For most of us born in the last third of the 1900's, gaming has been a huge part of our lives. As children we hit the arcades and played Pac Man, Centipede, and (my personal favorites) 1942 and Galaga. I remember being totally blown away by the technology that brought us Dirk the Daring's adventures in Dragon's Lair - though I never seemed to have enough quarters to make it very far in that game. We had an Apple 2C in our house, and my brother would endlessly program mazes or Pong-like games for us to play when we weren't busy tossing cartridges into our Magnavox Odyssey console. (Yeah, yeah. Laugh all you want. I wasn't 'fortunate' enough to have Coleco, Intellivision, or Atari during those years.)
As teenagers, the arcade games became much more advanced, as did the home games. People were purchasing Sega and Sony Playstation, and home computers were becoming much more common. Tetris, Solitaire, and Hearts were being played on a daily basis. We went through various versions of Zelda, Quake, and Castle Wolfenstein, as well as Might and Magic, PGA Golf and Civilization before ever logging in to play backgammon, poker and chess online.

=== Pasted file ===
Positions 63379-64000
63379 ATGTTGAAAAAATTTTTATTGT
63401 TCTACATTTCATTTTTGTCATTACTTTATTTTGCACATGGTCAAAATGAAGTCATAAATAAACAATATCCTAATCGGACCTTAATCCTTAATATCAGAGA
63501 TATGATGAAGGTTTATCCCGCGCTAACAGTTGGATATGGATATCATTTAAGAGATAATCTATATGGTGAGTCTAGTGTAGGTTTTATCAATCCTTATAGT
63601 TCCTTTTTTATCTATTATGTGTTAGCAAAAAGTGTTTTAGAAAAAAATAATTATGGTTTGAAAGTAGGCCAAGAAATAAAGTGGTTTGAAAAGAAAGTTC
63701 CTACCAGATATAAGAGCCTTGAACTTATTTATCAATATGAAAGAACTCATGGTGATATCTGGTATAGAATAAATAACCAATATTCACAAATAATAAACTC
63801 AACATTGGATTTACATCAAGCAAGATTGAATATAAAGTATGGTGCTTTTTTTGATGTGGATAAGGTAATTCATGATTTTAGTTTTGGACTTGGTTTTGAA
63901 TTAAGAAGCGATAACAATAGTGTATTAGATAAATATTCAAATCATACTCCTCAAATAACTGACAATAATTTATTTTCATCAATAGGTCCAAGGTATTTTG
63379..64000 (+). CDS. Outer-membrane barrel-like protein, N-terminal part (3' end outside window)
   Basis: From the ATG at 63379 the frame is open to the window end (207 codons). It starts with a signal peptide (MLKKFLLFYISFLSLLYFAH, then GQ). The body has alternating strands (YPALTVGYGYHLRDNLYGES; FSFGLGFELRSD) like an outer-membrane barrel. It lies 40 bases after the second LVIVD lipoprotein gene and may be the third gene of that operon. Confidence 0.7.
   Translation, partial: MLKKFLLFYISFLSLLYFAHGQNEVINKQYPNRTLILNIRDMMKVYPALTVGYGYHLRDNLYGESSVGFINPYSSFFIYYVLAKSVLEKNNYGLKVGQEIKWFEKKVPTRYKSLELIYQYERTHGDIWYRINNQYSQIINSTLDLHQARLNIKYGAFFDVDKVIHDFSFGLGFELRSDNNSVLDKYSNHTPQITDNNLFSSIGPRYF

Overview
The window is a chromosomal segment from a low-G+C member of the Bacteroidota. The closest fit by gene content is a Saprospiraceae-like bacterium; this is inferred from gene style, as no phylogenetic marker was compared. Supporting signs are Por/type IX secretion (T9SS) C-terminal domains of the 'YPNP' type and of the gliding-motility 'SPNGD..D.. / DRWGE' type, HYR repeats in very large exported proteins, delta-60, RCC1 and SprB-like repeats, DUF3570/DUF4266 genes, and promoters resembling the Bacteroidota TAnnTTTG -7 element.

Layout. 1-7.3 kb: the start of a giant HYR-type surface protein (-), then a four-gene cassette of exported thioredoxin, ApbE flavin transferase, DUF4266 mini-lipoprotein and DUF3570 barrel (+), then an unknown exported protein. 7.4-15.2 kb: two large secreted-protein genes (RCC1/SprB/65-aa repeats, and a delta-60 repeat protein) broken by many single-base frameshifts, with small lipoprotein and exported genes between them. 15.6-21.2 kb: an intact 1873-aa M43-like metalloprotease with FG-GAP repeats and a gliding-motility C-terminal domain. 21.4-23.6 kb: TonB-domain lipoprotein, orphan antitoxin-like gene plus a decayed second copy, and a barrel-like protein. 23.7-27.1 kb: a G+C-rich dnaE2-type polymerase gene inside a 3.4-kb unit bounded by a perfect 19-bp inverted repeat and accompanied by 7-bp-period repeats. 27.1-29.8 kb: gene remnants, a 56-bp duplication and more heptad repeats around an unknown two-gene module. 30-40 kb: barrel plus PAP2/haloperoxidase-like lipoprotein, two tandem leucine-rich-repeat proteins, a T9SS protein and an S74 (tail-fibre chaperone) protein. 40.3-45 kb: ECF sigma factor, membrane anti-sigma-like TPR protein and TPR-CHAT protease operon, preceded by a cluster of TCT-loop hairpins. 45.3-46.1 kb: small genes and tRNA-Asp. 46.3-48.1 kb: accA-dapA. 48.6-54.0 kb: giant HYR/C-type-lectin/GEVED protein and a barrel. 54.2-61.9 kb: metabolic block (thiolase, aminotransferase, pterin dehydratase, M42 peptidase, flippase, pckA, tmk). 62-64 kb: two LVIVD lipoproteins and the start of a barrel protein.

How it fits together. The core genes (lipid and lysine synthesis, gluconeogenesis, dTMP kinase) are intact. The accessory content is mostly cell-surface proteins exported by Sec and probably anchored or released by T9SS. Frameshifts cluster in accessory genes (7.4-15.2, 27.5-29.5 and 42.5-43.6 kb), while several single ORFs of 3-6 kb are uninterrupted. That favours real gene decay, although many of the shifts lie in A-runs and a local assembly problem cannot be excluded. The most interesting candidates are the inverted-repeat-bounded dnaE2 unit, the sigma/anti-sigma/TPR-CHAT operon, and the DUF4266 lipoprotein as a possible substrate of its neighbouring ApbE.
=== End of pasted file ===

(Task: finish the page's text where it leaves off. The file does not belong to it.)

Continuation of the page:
Now, there is such a demand for games that there seems to be something new on the market every day. You can play games on handhelds, through your cell phone, on your Xbox 360
; the list goes on and on. Now, the latest buzz is interactive TV (iTV). In an interview on Tracy Swedlow's ITVT Newsblog
, Jonathan Boltax, VP of Programming and Service Management at PixelPlay
, discusses what the casual poker player has to look forward to without ever leaving the couch.
In the interview, Boltax revealed that his company will soon be launching an interactive TV game based on the World Poker Tour
brand in both North America and Europe. Customers will have the ability to play the game directly through their television sets in multi-player mode, or against an AI bot in single player mode. Boltax describes the single player mode as being a very similar experience to what you see in the WPT on television. Your character would play Episodes 1 through 12, with each level becoming progressively more challenging. On a personal note, I still maintain that it is pretty hard to develop AI that will really challenge a seasoned poker player, but I am fairly confident that for the majority of casual players out there, it will be quite a satisfying experience.
In addition to poker, the company offers many other games including a classic arcade game lineup that you can purchase on a play-per-day basis. Some of the available games include Asteroids, Centipede, Pile Up, Chains and Sudoku. Many of these services are already available in various locations around the world - though as far as I can tell there has been no word yet on which cable or satellite providers will be offering the World Poker Tour iTV experience. If it is something you are interested in though, it never hurts to help create the demand - contact your cable or dish service providers and request it.
For more information, you can read the full interview with Jonathan Boltax through the 'read' link below.
(Special thanks to Davis
for the tip)